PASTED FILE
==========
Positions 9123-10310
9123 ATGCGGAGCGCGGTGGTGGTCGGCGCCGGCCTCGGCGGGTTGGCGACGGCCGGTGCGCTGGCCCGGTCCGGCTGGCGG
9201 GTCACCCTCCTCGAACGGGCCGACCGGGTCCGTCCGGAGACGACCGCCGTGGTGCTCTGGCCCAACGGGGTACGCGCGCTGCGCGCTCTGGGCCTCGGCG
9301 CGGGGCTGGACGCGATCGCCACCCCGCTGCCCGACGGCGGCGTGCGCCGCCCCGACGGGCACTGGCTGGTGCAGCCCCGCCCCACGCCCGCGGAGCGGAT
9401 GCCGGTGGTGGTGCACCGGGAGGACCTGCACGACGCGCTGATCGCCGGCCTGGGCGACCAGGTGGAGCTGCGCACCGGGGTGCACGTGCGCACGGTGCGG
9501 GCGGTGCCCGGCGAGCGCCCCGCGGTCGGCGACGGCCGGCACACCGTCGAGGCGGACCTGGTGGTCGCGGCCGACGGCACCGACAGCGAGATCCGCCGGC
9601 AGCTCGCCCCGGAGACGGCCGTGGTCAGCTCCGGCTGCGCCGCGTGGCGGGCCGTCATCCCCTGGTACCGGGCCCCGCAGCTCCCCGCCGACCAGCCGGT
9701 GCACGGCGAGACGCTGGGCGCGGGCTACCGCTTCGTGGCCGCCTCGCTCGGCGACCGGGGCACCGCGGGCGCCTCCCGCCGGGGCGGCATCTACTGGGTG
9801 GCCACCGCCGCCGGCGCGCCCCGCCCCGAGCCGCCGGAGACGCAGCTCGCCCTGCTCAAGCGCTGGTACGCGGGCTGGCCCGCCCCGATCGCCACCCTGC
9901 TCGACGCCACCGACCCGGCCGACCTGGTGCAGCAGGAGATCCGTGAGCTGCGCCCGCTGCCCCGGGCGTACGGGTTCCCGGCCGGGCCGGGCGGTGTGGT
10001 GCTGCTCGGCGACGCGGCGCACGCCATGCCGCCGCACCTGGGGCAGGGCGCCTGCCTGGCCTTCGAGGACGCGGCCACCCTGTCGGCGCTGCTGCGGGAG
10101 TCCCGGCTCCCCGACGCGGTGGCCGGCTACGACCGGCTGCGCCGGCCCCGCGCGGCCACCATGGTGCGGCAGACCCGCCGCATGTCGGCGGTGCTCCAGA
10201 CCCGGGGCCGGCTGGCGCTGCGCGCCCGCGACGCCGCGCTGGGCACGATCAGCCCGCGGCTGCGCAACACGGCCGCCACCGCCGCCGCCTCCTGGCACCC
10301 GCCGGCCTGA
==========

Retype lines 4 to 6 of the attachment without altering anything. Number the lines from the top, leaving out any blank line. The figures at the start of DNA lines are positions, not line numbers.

9301 CGGGGCTGGACGCGATCGCCACCCCGCTGCCCGACGGCGGCGTGCGCCGCCCCGACGGGCACTGGCTGGTGCAGCCCCGCCCCACGCCCGCGGAGCGGAT
9401 GCCGGTGGTGGTGCACCGGGAGGACCTGCACGACGCGCTGATCGCCGGCCTGGGCGACCAGGTGGAGCTGCGCACCGGGGTGCACGTGCGCACGGTGCGG
9501 GCGGTGCCCGGCGAGCGCCCCGCGGTCGGCGACGGCCGGCACACCGTCGAGGCGGACCTGGTGGTCGCGGCCGACGGCACCGACAGCGAGATCCGCCGGC